The figures look bad but we always knew they would be.
For the three months to December 2009 unemployment rose from 6.5 percent to 7.3 percent - a ten year high.
The number of official unemployed at the end of last year was 168,000, with a sharp rise in the jobless aged between 15 and 24 where the unemployment rate is now at a disturbing 18.4 per cent and trending upwards.
And, just as significantly, the number of New Zealanders who simply cannot get enough paid work hours continues to rise. Perhaps Rodney Hide or John Key could tell these workers how the casualisation of the workforce has been of benefit to the country. I'm sure they'll appreciate it.
As Bill English might say, the figures are not 'a good look' for a government that has repeatedly claimed for nearly a year that 'we are coming out of recession'. Nor is it good look for the government's cheerleaders in the media who have tried to talk up the economy with good news stories about 'rises in business confidence' 'and an increase in house sales' and other irrelevancies. They should all now be forced to wear dunces caps have and told to stand in the corner of their local Work and Income office. But, of course, being a free marketeer means never having to admit you screwed up again.
But another villain at work here is the trade union bureaucracy.
It might come as a revelation to the likes of Robert Reid, the national secretary of the National Distribution Union (NDU), but workers join unions to have their jobs improved - and defended when the going gets tough.
The union officialdom has spectacularly failed to do this. It has not been a case of 'when the going gets tough, the tough get going'. The Combined Trades Union has organised no resistance and fought no battles. You want an argument for the rank and file regaining the control of their unions? Ladies and gentlemen, I give you Robert Reid, Andrew Little and Helen Kelly.
Instead of fighting for the jobs of workers they have simply led workers away to the door marked 'Exit'. It's little wonder that Andrew Little, the secretary of the Engineering, Printing and Manufacturing Union and President of the Labour Party, is well liked among employers. He is, they say, 'a pleasure to work with' and, apparently, he is the 'new face' of the Labour Party. Which just goes to prove how stuffed the Labour Party is.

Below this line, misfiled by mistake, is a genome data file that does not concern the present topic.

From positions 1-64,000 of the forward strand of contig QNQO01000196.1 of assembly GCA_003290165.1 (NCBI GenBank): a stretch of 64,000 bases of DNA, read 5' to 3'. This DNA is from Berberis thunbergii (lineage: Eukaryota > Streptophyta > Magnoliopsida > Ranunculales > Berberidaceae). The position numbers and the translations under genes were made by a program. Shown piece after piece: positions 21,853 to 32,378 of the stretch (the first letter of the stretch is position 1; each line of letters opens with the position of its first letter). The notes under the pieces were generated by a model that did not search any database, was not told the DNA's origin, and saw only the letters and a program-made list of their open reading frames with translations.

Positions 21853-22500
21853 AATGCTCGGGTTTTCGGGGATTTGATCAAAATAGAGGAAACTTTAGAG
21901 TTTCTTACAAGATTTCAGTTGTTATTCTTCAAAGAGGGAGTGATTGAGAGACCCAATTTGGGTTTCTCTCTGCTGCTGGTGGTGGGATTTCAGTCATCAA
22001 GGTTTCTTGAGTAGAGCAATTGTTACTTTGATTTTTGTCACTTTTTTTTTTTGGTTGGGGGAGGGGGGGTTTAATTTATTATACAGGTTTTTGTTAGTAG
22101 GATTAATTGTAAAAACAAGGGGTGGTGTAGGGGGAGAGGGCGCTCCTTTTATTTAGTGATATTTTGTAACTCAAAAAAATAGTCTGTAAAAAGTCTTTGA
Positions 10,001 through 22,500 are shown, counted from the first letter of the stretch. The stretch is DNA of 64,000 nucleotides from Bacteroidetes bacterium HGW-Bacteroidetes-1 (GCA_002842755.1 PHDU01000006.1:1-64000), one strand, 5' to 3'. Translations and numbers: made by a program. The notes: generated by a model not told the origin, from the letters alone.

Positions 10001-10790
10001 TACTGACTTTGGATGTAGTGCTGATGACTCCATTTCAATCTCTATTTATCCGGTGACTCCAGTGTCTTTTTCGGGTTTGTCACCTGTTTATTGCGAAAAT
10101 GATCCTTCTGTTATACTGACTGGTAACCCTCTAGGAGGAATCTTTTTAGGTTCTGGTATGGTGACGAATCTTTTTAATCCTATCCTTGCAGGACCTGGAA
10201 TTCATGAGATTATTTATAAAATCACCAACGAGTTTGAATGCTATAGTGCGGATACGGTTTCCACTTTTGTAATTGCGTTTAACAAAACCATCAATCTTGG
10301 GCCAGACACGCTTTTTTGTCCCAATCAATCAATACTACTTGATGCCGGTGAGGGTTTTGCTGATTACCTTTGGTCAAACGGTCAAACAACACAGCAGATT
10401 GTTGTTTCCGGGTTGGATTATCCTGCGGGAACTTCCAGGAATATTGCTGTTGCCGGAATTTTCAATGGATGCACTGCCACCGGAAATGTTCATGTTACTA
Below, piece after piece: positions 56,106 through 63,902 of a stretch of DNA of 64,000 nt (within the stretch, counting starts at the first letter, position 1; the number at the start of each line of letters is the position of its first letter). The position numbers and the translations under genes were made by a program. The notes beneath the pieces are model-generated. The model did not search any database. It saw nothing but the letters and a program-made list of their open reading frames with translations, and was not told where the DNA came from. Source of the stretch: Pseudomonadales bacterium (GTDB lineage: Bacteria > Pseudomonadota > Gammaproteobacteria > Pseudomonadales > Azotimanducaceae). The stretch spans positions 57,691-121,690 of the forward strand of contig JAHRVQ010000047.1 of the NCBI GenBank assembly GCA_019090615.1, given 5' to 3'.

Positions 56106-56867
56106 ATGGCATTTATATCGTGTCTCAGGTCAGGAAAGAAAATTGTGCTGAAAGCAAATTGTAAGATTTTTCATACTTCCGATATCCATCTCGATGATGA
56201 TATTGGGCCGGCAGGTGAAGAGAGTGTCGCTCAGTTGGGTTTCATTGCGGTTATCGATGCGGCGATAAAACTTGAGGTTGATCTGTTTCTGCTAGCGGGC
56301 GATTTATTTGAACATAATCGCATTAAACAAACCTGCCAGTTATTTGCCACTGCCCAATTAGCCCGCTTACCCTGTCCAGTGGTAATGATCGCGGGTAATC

When the clothing manufacturer Lane Walker Rudkin collapsed last year with the loss of over 500 jobs all Robert Reid could say was that he was dismayed and pleaded for help from the government. There was no hint of any effort to stop the job losses, not even a flicker of a fight from a union that immediately raised the white flag of surrender.
The only thing the NDU did was organise a few cake stalls to raise money for a so-called 'fighting fund'. Even this pathetic stunt lasted barely a month.
There was no protest action. No marches, No factory occupations. Nothing. Zilch.
For Robert Reid then to appear on the television news last week and huff and puff about the government's inaction on tackling unemployment was a bit rich coming from a senior member of a trade union bureaucracy that has also done nothing about fighting job losses. Perhaps John Key and Robert Reid could get together and swap notes on what they haven't done. Reid, like Little, has turned bureaucratic inaction into a fine art.
Indeed the whole strategy of the union bureaucracy has been to actively cooperate with the government.
It has ensured that job losses have proceeded in a orderly manner. This is was what CTU president Helen Kelly euphemistically referred to last year as helping 'with transitions where saving jobs is not possible.'
The union bureaucracy could and should have put up an effective fight to protect workers from the effects of the economic crisis, but the ugly truth is that the union 'leadership' have failed this test miserably.
Unfortunately, unlike many of the workers they claimed to represent, they won't be signing up for the dole anytime soon.